1. Fluconazole oral tablet is available as both a generic and a brand-name drug. Brand name: Diflucan.
  2. Fluconazole comes as a tablet or suspension you take by mouth. It also comes in an injectable form that can only be given to you by a healthcare provider.
  3. Fluconazole oral tablet is used to prevent and treat candidiasis, a fungal infection. It’s also used to treat meningitis (infection of the brain or spinal cord, or both).

  • Liver failure warning. This drug may cause you to develop liver failure. Your doctor may check your liver function with blood tests while you take this drug. If you develop liver failure from taking this drug, it’s usually reversible once you stop taking it.
  • Skin rashes warning. This drug can cause a severe rash that can cause death. You should stop taking the drug if you develop any rashes.
  • Irregular heart rhythm warning. This drug can change how your heart beats. This change puts you at risk for a life-threatening heart rhythm condition called torsades de pointes. Your risk of heart rhythm problems is higher if you were born with a certain heart rhythm condition, you have a low potassium level, or you take antipsychotic drugs or certain antidepressants.

Fluconazole is a prescription drug. It comes as a tablet or suspension you take by mouth.

Fluconazole oral tablet is available as both a generic drug, and as the brand-name drug Diflucan.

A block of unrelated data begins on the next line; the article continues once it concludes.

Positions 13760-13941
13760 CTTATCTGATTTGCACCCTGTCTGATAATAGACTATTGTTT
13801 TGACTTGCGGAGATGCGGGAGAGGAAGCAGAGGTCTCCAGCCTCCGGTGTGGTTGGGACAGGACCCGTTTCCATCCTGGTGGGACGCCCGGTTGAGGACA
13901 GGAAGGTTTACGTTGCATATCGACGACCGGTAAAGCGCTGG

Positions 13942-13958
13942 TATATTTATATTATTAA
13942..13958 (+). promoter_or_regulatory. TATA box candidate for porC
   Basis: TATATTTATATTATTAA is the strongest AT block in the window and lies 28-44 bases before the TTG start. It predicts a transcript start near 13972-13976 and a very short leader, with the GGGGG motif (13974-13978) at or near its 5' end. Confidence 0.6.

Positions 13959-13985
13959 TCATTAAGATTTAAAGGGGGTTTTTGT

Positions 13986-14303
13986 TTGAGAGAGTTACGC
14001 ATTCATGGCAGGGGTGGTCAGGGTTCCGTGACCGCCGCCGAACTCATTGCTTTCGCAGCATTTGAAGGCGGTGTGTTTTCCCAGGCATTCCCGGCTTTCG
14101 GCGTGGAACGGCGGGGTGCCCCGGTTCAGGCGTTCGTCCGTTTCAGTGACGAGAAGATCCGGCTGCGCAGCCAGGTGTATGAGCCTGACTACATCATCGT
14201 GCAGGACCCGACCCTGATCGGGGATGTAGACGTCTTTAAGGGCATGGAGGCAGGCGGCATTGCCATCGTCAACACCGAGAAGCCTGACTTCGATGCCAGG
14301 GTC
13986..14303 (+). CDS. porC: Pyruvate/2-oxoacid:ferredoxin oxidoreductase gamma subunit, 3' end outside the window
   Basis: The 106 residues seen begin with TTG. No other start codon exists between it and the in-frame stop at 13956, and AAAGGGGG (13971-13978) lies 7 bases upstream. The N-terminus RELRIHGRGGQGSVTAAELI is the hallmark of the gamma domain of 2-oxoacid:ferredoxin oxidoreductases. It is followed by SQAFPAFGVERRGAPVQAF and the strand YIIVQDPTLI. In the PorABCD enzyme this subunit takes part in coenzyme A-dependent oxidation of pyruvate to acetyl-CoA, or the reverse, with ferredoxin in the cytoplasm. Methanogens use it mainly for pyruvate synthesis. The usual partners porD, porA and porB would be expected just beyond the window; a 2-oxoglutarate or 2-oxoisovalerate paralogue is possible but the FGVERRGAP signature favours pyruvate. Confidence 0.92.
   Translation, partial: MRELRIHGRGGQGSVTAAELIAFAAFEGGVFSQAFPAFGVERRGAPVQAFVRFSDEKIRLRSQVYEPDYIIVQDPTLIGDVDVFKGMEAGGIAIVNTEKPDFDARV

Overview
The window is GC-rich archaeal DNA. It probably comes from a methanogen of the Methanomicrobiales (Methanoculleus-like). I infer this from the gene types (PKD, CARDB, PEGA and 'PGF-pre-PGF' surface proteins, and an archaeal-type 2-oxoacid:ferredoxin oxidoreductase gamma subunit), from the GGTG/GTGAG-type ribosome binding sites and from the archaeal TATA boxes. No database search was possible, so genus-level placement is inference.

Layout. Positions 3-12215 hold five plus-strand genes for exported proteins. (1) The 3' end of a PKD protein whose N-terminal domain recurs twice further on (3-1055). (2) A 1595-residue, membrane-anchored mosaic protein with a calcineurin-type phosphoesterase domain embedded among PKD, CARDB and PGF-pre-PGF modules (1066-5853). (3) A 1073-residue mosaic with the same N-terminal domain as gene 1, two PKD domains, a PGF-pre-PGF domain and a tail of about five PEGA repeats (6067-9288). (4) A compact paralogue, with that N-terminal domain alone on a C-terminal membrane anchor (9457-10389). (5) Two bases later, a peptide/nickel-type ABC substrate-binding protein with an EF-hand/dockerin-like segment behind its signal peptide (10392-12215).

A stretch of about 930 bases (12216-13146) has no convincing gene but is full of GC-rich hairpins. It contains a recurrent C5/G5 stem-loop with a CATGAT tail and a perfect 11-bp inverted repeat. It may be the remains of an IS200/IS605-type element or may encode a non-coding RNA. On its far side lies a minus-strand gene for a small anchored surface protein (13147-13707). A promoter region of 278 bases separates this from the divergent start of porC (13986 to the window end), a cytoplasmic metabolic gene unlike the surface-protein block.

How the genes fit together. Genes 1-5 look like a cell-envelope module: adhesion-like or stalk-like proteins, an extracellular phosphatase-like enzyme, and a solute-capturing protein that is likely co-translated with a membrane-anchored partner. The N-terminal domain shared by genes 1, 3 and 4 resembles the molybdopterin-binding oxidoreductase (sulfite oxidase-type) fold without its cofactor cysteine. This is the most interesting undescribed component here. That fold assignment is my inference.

Generic drugs usually cost less than the brand-name version. In some cases, they may not be available in all strengths or forms as the brand-name drug.

Why it's used

Fluconazole is used to prevent and treat candidiasis. This condition is caused by infection with one of the many types of the fungus Candida. Examples of candidiasis include vaginal yeast infection, as well as oral yeast infection (thrush).

Candidiasis can also cause infections on other parts of your body, including your throat, esophagus, lungs, and blood. People who have had bone marrow transplants may be treated with fluconazole to prevent candidiasis. This is because their immune systems are weakened, which makes them more likely to become infected with a severe form of candidiasis.

Fluconazole is also used to treat meningitis (infection of the brain and spinal cord) that’s caused by the fungus Cryptococcus.

How it works

Fluconazole belongs to a class of drugs called triazole antifungals. A class of drugs is a group of medications that work in a similar way. These drugs are often used to treat similar conditions.